Wyreside Hall, Lancashire (Image: Lancaster Guardian)
Wyreside Hall, Lancashire (Image: Lancaster Guardian)

Although there is evidence of a greater sensitivity in recent years where new wings are tucked away from the main house and linked by corridors, it seems that there are still some owners who see the house as merely an ornament to put on the front cover of the brochure whilst they ruin the setting.  It was hoped that the worst schemes were behind us but sometimes one is proposed which is so bad that it would be laughable if it didn’t threaten a fine (though currently not in the best condition) house – Wyreside Hall in Lancashire (hat-tip to Matthew Steeples for flagging this one up).

The house was originally built in the 17th-century but was remodelled in 1790 by the then owner, John Fenton Crawthorne, MP, to a design by the gifted architect, Robert Adam.  Though the full scheme wasn’t implemented, the exterior benefited from a graceful symmetry with the drawing room, dining room and library also completed to his plans (though apparently no evidence of their decoration now remains).  The now Grade-II house remained in the Garrett family until 1936 after which it became a school and then home for a local motorsport legend.  The scheme that has now been proposed learns none of the lessons of sensitive hotel development (or any work involving heritage) over the last 50 years.

Proposed development, Wyreside Hall, Lancashire (Image: Wyre Council planning proposal, via Matthew Steeples)
Proposed development, Wyreside Hall, Lancashire (Image: Wyre Council planning proposal, via Matthew Steeples)

Yes, it really is that ugly.  The design effectively doubles the size of the house and, as can be seen from the plan (scroll to page 44 – no direct link, sorry), the associated access roads, parking and ‘landscaping’ ruin the immediate setting of the house.  The usual arguments have been made about this bringing jobs to the area but if we must sacrifice the very heritage which gives an area a distinct identity, which attracts tourists or the wealthy (who usually also spend money locally) then it’s a poor bargain.  Wyre Council should throw out this and any subsequent plan which displays equally limited thinking and such an arrogant disregard for the architectural heritage of the area.  As we’ve seen, country house hotels can work – but not when they are at the expense of the original building.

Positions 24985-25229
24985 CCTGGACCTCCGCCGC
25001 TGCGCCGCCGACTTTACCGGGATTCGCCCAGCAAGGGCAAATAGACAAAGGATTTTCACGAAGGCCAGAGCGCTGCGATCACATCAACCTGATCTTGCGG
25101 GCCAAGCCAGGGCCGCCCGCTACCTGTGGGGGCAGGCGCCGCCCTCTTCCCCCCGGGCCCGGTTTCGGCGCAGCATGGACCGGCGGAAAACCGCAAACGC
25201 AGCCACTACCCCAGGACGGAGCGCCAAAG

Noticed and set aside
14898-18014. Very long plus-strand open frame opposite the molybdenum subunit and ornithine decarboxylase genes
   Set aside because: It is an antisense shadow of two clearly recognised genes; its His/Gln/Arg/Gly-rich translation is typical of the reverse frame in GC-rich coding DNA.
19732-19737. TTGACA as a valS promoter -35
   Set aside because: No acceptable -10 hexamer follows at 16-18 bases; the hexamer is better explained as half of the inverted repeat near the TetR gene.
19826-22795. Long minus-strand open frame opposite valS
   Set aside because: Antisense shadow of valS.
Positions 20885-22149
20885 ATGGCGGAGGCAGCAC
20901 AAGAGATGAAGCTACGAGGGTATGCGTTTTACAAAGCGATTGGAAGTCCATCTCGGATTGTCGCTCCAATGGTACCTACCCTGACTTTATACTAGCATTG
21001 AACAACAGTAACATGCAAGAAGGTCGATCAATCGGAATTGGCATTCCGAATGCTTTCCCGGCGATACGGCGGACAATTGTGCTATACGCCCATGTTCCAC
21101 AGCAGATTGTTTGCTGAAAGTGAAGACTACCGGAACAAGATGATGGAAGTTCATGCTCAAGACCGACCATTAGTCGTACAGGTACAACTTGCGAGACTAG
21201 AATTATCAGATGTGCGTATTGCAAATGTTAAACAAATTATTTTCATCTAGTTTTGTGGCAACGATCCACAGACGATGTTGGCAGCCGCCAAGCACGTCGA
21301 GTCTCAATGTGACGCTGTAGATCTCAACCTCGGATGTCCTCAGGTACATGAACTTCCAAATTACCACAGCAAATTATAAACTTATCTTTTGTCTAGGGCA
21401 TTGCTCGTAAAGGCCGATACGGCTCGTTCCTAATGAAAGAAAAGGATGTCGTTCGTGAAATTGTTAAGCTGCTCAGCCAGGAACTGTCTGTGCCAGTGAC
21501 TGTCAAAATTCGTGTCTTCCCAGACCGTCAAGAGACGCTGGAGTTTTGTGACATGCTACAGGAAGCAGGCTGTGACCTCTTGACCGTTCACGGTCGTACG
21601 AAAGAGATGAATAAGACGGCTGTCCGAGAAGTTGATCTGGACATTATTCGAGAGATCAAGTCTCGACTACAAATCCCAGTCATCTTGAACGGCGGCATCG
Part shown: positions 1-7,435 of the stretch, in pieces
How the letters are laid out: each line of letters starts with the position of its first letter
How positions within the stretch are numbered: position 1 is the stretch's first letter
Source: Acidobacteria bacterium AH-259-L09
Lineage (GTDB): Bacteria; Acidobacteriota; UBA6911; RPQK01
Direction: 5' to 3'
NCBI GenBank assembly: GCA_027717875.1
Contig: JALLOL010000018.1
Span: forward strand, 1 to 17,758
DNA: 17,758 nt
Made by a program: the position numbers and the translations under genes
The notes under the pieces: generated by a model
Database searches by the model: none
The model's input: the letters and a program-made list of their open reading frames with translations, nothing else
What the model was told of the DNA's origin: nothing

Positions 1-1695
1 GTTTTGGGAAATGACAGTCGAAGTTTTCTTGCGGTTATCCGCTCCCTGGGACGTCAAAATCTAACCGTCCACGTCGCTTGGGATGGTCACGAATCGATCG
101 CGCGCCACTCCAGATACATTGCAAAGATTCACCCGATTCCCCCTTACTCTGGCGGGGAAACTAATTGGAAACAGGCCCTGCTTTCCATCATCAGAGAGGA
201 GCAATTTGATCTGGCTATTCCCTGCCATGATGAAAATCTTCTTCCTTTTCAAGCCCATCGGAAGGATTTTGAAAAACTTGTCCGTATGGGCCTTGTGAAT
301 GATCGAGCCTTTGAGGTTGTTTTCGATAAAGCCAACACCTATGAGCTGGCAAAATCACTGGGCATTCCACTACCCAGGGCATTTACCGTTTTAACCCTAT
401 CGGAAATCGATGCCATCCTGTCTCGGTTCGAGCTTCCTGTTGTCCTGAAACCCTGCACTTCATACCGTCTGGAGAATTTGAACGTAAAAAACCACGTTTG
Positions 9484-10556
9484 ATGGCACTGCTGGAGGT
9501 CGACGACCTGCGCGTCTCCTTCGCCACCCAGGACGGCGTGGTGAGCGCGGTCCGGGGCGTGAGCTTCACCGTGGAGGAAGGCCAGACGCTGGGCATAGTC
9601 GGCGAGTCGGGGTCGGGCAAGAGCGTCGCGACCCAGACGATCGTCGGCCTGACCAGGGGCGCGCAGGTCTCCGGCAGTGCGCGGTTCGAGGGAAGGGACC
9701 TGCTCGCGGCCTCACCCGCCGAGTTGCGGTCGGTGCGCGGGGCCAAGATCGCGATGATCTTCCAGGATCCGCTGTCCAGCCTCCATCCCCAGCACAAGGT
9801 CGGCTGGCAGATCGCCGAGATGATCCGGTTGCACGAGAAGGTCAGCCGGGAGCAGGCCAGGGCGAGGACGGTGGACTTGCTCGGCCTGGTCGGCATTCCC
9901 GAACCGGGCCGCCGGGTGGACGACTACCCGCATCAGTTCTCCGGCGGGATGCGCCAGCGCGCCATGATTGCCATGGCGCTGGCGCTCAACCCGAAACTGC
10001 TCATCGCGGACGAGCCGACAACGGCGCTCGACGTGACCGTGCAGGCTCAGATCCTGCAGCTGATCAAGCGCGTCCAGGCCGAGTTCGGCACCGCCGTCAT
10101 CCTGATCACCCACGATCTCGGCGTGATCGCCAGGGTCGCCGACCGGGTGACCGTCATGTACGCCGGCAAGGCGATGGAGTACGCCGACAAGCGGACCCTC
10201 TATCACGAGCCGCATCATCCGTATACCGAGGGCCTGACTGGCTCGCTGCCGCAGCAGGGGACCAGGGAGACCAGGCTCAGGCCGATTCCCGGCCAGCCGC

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Matthew Steeples’ original blog post is available here: ‘Adam would turn in his grave

Listed buildings description: ‘Wyreside Hall, Lancashire‘ [British Listed Buildings]

Planning application documents: ‘Ref 11/00840/LBC – Wyreside Hall‘ [Wyre Council]

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This is the last post for 2011 – 43 posts in total, now over 350 subscribers to the blog, nearly 210,000 pages served up; and 850 followers of @thecountryseat on Twitter, so all-in-all, a fairly impressive level of interest; thank you! Matthew

A poor prognosis: Great Barr Hall, Staffordshire

Great Barr Hall, Staffordshire (Image: English Heritage)
Great Barr Hall, Staffordshire (Image: English Heritage)

Many of the houses featured in this blog are shown as a celebration of the brilliance of our architects and craftsmen in creating one of the finest bodies of buildings of their type in the world.  Yet, in abundance is, perhaps inevitably, failure; where an interesting house becomes a victim of circumstance, policy, incompetence or, sometimes, all of the above.  Great Barr Hall, once outside Birmingham, now encircled by advancing urbanisation, is a sad example of where a house can languish and deteriorate whilst deliberate vandalism and institutional lethargy condemn it to its fate – and unless something is done soon, Great Barr Hall will join the already far-too-long list of the lost country houses of England.

Great Barr Hall c1800 (Image: artist known / sourced from Bill Dargue)
Great Barr Hall c1800 (Image: artist known / sourced from Bill Dargue)

Despite its current sorry state, Great Barr Hall was once a sizable house – though precisely how large is unclear.  An early print in 1798 Stebbing Shaw’s ‘History and Antiquities of Staffordshire‘ shows a 11-bay castellated house with four corner turrets but the present house is 9-bays.  For comparison, it’s interesting to note the stylistic similarities with Syon House in west London, a seat of the Dukes of Northumberland, though it is also 9-bays wide and has an imposing porte cochere.

What is known is in the 1760s, Sir Joseph Scott, then head of a family line which had been in the area for 600 years, built a new house in a ‘gothick’ style.  The original architect is unknown but Stebbing Shaw describes how ‘The present possessor [Joseph Scott], about the year 1767, began to exercise his well known taste and ingenuity upon the old fabric, giving it the pleasing monastic appearance it now exhibits – and has since much improved it by the addition of a spacious dining room at the east end, and other rooms and conveniences‘. If Scott was his own architect, perhaps he was, in part, inspired by the remodelling of Syon House by Robert Adam which started in that same year.